No one seems to know the third base coaches name until he makes a mistake. Steve Smith, of course, is new here. But, he is a solider of the Bryan Price army that’s sole mantra is to attack teams on the basepaths—no matter who is running. In hindsight, Jay Bruce should have been held at third base, we know that; but had he been a split second sooner to sliding home, they would have been up two runs with two more in scoring position and nobody out. It may feel as if they’re in debt to the baseball gods, but the Reds are not owed anything.
Even after Devin Mesoraco laced his third hit of the night, raising his average to a ridiculous (I’m going to run out of descriptive adjectives if this continues any longer) .541, Starling Marte still had to make the perfect throw.
As Reds fans sitting from the comfort of our chairs, bar stools, ballpark seats, we like to envision what we would do differently if it were us with the ball cap, bullpen jacket and wrist bands on. We may “think” we know how certain players are feeling or the slump they may or may not be in, but we don’t have a pulse on the locker room like Bryan Price does.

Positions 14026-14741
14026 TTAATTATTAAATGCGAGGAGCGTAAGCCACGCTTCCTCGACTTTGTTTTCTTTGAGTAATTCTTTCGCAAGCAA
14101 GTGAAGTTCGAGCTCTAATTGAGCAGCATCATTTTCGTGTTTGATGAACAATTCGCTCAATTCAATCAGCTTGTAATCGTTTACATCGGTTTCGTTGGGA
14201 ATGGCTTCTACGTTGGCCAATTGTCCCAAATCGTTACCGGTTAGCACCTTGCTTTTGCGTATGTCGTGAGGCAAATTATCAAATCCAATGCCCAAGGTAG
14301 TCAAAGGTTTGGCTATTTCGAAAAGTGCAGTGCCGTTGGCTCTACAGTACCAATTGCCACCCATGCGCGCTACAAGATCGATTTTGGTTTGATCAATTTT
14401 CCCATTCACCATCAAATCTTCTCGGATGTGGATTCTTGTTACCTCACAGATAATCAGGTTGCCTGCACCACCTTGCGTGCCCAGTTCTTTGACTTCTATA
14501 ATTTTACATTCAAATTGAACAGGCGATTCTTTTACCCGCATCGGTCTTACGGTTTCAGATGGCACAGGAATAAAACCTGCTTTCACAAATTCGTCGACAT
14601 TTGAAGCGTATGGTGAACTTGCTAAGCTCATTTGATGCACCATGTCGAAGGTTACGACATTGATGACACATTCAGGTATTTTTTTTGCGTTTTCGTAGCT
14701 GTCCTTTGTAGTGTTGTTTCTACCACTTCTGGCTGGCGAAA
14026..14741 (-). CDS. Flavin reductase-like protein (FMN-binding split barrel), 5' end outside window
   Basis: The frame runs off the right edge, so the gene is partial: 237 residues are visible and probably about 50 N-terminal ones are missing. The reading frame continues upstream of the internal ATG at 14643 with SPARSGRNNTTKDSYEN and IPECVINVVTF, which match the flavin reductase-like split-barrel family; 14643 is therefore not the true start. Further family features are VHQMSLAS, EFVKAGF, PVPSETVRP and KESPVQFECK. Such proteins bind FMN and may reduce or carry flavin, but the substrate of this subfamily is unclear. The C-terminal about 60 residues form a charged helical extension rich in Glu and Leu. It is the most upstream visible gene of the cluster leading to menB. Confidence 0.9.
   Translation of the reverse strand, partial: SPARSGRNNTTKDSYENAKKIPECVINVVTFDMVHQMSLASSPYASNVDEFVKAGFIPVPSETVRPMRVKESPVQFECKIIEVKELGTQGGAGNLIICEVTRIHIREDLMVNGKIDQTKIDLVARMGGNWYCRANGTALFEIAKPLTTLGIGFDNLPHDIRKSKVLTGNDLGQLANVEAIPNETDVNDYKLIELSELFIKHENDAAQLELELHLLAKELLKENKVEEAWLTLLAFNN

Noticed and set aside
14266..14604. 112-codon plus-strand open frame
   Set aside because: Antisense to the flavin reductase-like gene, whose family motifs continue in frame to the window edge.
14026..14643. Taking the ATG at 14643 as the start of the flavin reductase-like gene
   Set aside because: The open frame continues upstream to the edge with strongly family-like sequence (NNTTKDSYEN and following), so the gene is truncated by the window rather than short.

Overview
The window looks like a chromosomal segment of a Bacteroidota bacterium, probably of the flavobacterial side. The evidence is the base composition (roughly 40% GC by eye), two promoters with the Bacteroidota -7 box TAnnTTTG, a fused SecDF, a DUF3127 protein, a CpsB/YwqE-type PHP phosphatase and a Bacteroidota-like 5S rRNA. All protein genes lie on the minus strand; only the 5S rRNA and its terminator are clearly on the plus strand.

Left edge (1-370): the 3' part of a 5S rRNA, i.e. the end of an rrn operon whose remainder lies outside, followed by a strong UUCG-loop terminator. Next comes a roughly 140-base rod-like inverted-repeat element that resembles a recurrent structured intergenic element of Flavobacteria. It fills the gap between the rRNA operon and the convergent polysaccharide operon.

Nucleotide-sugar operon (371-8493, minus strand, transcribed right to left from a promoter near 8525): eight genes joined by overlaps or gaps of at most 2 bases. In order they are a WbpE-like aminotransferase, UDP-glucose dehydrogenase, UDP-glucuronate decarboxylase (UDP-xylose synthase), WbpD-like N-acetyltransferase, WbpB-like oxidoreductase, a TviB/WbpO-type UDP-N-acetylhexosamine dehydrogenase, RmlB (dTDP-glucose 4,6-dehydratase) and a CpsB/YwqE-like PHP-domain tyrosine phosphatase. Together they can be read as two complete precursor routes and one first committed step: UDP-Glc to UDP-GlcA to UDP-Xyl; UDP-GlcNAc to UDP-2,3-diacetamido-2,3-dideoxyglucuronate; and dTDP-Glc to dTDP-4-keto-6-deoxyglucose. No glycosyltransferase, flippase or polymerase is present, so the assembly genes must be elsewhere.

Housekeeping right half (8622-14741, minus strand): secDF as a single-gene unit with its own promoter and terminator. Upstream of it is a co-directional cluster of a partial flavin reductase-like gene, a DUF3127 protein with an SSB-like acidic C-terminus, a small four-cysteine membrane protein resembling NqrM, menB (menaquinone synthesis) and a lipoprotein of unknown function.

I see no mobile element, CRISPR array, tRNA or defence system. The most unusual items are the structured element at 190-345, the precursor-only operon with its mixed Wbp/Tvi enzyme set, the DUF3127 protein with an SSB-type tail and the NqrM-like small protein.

Let me preface this by saying, I’m a huge supporter of Bryan Price and the tactics he brings to the field. But, his management of the bullpen on Monday night was atrocious.
Pitching in mop-up duty on Sunday afternoon, Manny Parra faced six batters and only retired one of them. (Which was Starlin Castro swinging at ball four a foot in the dirt) He threw 35 pitches and had to be removed mid-inning before an eight-run lead became diminished even further. The concept of “getting right back on the bump” applies, but not a day later in a critical game against a division opponent.
Option numero uno would unquestionably have been to bring in Aroldis Chapman for a two-inning save, which Price mentioned was an idea he was open to in Spring Training. Obviously, Chapman is not yet available, but it’s the concept that Price is willing to think outside the proverbial “box.” (He even moved Joey Votto into the second spot in the batting order, another “outside the box” concept embraced by sabermatricians and logical folk alike.)